The play fits into what is almost a genre of African-American life on film, harking back to A Raisin in the Sun (USA 1961), another play adapted first for television then cinema. In fact this film displays its theatrical origins both in structure and settings. It also has lengthy dialogue scenes but the delivery by the fine cast make these compelling and convincing.

The film is set in Pittsburgh in the 1950s and moves onto the early 1960s. These times are an important backdrop to what is essentially a family drama. And the title, as Rose explains to Troy in one powerful scene, is itself a metaphor for the emotions and contradictions dramatised in this absorbing film.

Johnny Guitar USA 1954

Sunday 29th May at 1 p.m.

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This classic western has been re-released in a digital format by the BFI. You can read about it in the May edition of Sight and Sound under ‘The Psychological Western’ and ‘Westward the Women’. Both suggest why this film is now a cult classic, but there are other good reasons as well.

The director Nicholas Ray is a celebrated ‘auteur’ from the last stages of classic Hollywood, [i.e. the studio system]. His films are full of interest and he has a particular facility with colour: the best example being Rebel Without a Cause (1955). The screenplay is by Philip Jordan, whose other work includes Anthony Mann’s fine western The Man From Laramie (1955). The cinematography is by Harry Stradling who won two Academy Awards and received another 12 nominations. And the music is by Victor Young, who also won an Oscar and received another eleven nominations. Charlton Heston always maintained the nominations were what really counted as they were from one’s own peers in the Academy.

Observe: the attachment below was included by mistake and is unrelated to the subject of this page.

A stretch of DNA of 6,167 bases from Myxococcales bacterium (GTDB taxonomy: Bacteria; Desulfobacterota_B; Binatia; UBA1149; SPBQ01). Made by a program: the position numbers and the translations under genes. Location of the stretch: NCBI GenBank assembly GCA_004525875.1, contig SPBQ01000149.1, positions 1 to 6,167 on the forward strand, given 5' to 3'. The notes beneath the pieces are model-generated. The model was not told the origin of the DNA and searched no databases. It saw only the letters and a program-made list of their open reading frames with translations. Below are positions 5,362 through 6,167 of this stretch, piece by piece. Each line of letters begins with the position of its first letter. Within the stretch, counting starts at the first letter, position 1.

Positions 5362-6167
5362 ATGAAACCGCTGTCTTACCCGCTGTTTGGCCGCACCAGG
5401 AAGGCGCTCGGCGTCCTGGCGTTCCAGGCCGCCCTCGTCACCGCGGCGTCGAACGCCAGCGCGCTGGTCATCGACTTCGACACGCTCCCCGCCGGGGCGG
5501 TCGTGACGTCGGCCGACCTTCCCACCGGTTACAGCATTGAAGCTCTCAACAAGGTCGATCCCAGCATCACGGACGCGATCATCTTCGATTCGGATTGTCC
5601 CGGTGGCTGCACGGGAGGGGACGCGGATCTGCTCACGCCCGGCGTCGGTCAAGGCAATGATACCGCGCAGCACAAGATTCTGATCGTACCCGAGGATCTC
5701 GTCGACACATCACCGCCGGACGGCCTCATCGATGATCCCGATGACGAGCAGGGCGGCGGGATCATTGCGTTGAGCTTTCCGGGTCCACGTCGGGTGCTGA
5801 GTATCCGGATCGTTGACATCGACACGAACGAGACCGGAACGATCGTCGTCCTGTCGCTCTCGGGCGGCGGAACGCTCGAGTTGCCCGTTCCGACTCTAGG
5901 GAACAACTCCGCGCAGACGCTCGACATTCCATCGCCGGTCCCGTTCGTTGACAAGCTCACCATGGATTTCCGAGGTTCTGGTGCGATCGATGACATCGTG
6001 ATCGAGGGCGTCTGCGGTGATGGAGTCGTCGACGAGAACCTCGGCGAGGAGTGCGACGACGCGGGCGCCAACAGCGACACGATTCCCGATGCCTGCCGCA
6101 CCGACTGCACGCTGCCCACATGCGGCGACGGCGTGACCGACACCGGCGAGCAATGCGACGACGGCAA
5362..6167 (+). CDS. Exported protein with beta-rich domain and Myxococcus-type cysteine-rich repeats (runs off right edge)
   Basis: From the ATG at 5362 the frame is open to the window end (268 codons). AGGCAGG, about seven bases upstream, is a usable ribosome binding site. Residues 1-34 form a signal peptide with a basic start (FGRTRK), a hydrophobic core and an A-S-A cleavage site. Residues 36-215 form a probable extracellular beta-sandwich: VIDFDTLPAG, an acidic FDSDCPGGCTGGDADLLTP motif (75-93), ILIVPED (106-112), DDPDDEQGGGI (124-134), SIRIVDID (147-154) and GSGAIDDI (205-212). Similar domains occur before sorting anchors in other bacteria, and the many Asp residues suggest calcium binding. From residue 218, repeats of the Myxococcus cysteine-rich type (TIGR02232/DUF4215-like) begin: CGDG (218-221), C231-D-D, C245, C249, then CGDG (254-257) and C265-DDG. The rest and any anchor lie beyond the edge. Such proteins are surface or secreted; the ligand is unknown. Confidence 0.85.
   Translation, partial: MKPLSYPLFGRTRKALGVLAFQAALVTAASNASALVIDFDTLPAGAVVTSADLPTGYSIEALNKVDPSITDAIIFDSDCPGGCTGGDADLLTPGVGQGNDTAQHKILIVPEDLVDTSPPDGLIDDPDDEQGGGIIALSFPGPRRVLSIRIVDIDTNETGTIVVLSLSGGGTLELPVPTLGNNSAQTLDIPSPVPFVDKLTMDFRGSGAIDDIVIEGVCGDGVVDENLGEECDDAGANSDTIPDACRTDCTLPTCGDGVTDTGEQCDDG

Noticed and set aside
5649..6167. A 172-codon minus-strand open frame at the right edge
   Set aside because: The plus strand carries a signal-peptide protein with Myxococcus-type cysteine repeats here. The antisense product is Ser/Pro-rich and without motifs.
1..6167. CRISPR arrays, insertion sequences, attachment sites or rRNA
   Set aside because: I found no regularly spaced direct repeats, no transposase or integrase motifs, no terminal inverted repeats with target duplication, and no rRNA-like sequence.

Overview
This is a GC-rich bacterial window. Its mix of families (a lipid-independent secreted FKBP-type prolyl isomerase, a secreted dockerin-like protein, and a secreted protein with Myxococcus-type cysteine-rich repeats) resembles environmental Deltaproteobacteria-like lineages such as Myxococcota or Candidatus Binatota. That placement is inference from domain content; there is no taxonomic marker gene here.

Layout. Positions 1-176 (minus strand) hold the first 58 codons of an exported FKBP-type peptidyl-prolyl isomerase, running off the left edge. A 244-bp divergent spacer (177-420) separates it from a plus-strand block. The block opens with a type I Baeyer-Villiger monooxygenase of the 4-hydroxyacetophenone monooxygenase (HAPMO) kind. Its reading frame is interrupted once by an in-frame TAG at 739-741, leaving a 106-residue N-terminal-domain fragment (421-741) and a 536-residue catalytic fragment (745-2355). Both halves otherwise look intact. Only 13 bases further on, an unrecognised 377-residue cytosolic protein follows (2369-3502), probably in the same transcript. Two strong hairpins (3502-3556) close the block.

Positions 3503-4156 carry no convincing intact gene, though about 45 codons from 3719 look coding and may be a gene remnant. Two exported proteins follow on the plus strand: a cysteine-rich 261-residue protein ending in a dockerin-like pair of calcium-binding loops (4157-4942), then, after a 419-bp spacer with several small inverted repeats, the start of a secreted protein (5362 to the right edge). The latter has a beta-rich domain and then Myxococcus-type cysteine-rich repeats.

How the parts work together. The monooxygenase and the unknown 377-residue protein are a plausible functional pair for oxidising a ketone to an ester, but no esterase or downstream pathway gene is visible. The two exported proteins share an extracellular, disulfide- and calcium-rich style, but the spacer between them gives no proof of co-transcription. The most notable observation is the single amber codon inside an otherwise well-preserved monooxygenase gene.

The film also has a stellar cast. Joan Crawford, in one of her outstanding roles, is saloon owner Vienna. She is the central character in the film despite being listed third in some publicity. Her support in the film is Sterling Hayden as drifting Johnny ‘Guitar’ Logan. Hayden’s laconic persona, with ample gravitas, led to Bernardo Bertolucci casting him in his epic 1900 (Novecento, 1976).  The opposition is led by Mercedes McCambridge as Emma Small; she almost liberally spits fire in the film. And the ever dependable Ward Bond is her sidekick John McIvers.

The film takes one of the central themes of the western genre – revenge – and treats it in an entirely unconventional manner. The film crosses over with the small-town melodrama, a genre that Ray used in his Bigger than Life (1956). This is a film that especially reflects on the social and film industry ‘witch-hunts’ of the period. The HUAC ‘witch-hunt’ is featured in two recent releases, Trumbo (2015) and Hail, Caesar (2016). Even if you are not a fan of westerns I would reckon this is a 110 minutes of completely engaging drama. The film was produced in the early days of modern widescreen formats and is in the 1.66:1 aspect ratio and was filmed in Trucolor for Republic Pictures.